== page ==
The cargo is to be secured in such a way that the bales or strapping are not damaged. Undamaged strapping is essential to maintain compression of the bales during transport. If the strapping is broken, compression is diminished, which at the same time results in an increased supply of oxygen to the inside of the bales. This in turn increases the risk of combustion or feeds a fire which has already started.

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Risk factors and loss prevention

RF Temperature

Manila hemp requires particular temperature, humidity/moisture and possibly ventilation conditions (SC VI) (storage climate conditions).

Favorable travel temperature range: no lower limit – 25°C

Manila hemp must be stowed away from heat sources.

Every hold should be equipped with means for measuring temperature. Measurements must be performed and recorded daily.

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RF Humidity/Moisture

Manila hemp requires particular temperature, humidity/moisture and possibly ventilation conditions (SC VI) (storage climate conditions).

Designation Humidity/water content Source
Relative humidity 55% [1]
Water content 5 – 10% [1]
12% [14]
Maximum equilibrium moisture content 55% [1]

Manila hemp behaves strongly hygroscopically (hygroscopicity). It must be protected from sea, rain and condensation water and also from high levels of relative humidity, if discoloration and mustiness are to be avoided.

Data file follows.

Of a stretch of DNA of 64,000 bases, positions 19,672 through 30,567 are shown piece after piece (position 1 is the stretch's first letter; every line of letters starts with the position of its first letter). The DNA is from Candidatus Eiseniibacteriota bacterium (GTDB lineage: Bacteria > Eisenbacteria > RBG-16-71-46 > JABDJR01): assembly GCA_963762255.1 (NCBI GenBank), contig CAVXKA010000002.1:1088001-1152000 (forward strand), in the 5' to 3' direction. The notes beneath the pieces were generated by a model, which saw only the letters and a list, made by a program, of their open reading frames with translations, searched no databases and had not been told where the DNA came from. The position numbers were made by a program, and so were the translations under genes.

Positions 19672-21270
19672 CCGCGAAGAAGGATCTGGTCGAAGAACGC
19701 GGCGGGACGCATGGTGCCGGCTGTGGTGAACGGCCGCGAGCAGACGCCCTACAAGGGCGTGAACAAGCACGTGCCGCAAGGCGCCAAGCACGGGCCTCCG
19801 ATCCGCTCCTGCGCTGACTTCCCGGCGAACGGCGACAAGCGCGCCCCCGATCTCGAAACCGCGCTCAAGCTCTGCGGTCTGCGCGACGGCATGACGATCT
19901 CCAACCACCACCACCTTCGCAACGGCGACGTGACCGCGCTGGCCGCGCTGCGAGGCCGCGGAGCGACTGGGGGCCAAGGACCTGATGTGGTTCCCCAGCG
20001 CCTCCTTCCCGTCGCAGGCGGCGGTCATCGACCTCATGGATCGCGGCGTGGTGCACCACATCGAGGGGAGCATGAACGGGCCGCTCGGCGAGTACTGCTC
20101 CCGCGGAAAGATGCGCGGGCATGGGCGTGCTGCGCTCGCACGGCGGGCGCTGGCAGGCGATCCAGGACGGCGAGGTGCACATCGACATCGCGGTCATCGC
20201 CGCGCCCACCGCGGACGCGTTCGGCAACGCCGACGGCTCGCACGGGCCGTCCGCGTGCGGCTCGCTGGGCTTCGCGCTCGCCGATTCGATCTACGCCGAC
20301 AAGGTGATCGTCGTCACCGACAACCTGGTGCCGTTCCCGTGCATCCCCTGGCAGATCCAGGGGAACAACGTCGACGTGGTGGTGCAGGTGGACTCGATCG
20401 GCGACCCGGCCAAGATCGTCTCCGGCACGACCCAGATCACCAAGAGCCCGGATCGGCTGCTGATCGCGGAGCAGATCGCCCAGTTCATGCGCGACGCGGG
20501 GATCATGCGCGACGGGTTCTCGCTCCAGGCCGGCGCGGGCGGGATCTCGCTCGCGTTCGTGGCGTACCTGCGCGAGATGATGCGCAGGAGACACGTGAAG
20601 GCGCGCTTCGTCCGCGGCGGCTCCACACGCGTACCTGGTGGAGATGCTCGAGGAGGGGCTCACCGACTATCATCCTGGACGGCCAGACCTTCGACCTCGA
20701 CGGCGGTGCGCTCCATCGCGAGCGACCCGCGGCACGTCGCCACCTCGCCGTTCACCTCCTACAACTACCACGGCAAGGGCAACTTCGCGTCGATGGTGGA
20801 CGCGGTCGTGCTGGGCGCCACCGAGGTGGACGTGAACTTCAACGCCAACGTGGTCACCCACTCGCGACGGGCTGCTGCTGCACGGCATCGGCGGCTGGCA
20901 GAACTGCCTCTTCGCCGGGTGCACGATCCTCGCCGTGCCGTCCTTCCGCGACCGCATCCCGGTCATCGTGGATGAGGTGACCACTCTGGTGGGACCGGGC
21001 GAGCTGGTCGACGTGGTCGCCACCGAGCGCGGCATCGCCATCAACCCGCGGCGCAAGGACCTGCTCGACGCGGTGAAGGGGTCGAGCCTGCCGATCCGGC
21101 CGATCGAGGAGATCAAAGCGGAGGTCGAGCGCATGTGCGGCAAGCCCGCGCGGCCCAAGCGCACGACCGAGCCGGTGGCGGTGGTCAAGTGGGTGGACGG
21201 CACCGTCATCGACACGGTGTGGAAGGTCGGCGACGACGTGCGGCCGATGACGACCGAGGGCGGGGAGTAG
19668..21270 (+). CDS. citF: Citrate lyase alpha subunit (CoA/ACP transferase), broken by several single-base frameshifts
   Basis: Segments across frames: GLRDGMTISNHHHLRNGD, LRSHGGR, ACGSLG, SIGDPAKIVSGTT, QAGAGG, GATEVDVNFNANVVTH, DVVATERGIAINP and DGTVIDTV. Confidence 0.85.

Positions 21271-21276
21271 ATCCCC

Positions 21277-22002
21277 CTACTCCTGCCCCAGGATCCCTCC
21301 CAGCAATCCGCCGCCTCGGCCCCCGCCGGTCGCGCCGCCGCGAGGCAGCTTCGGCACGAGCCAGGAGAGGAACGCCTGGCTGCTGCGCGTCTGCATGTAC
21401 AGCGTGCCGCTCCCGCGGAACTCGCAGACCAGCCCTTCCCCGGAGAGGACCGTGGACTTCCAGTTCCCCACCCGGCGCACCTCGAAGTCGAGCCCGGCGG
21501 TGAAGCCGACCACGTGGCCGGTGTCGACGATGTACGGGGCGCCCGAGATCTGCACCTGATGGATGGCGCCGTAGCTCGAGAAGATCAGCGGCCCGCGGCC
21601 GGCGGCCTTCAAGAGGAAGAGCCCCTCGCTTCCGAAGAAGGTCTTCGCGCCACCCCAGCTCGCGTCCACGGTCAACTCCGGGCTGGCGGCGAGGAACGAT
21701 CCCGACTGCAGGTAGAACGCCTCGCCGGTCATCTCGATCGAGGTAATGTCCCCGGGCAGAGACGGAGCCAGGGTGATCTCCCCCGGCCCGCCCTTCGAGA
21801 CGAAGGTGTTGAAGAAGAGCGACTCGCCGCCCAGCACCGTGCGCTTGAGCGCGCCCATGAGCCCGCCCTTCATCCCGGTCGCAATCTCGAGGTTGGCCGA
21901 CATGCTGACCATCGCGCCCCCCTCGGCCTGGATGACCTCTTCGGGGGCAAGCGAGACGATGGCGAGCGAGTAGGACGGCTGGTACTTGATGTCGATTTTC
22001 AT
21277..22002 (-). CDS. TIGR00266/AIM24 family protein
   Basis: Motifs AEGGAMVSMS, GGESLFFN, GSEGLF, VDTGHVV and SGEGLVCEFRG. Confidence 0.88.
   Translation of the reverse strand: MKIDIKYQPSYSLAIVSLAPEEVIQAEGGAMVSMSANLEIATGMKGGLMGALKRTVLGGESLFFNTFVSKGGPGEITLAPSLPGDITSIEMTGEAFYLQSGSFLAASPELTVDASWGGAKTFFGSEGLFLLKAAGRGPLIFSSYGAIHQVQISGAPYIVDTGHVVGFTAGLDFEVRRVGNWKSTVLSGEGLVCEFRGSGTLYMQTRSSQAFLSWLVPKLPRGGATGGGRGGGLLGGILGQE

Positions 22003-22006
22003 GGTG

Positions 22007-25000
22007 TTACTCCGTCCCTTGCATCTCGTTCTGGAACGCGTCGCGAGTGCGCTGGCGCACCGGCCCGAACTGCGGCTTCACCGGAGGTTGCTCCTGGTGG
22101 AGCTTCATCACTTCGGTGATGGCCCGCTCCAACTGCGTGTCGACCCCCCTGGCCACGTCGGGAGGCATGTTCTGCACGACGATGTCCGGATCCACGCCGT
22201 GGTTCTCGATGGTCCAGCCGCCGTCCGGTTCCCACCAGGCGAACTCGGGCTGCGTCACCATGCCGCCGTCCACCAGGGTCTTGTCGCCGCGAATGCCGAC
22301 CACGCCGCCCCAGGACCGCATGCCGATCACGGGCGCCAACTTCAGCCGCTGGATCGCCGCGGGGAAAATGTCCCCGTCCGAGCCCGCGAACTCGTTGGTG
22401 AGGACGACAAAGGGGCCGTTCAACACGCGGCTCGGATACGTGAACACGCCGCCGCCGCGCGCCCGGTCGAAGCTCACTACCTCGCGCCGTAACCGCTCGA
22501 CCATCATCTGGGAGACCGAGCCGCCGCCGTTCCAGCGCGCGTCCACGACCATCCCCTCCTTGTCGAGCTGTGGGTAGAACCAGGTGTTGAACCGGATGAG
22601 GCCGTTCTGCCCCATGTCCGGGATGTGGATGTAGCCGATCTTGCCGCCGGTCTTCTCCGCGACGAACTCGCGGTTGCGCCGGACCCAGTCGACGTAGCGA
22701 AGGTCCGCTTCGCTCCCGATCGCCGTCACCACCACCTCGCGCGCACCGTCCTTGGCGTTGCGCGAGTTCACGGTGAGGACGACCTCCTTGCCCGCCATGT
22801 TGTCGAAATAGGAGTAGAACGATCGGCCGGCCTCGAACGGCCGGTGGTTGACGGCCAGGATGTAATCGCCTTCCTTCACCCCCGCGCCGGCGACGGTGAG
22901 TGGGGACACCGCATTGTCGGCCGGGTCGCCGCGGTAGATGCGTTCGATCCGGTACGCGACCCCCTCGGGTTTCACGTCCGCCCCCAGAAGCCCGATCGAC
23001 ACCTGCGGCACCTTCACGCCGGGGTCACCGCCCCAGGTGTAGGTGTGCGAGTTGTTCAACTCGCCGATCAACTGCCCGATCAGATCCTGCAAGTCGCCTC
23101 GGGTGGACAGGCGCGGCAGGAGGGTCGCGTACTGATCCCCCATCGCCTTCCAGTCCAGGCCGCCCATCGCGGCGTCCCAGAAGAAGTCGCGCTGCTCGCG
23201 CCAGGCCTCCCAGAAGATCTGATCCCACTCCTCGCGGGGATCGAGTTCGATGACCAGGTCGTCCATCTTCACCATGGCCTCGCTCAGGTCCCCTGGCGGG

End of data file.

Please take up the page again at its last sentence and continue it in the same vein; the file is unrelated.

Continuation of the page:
Manila hemp may increase its water content to 30% without feeling damp. For this reason, moisture levels should be measured when a consignment is accepted. Moisture-damaged bales must not be accepted.

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RF Ventilation

Manila hemp requires particular temperature, humidity/moisture and possibly ventilation conditions (SC VI) (storage climate conditions).

If the product is loaded for shipment in a dry state, it does not have any particular ventilation requirements.

Problems arise if the product, packaging and/or ceiling/flooring are too damp. In this case, the following ventilation measures should be implemented:

Air exchange rate: 10 – 20 changes/hour (airing)

Since Manila hemp very readily absorbs oxygen, before anybody enters the hold, it must be ventilated and if necessary a gas measurement carried out, since a shortage of oxygen may endanger life.

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RF Biotic activity

Manila hemp displays 3rd order biotic activity.

It belongs to the class of goods in which respiration processes are suspended, but in which biochemical, microbial and other decomposition processes still proceed.

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RF Gases

Manila hemp very readily absorbs oxygen. An oxygen shortage may therefore arise in closed holds and containers. Before anybody enters such holds, the holds must be ventilated and, if necessary, a gas measurement carried out.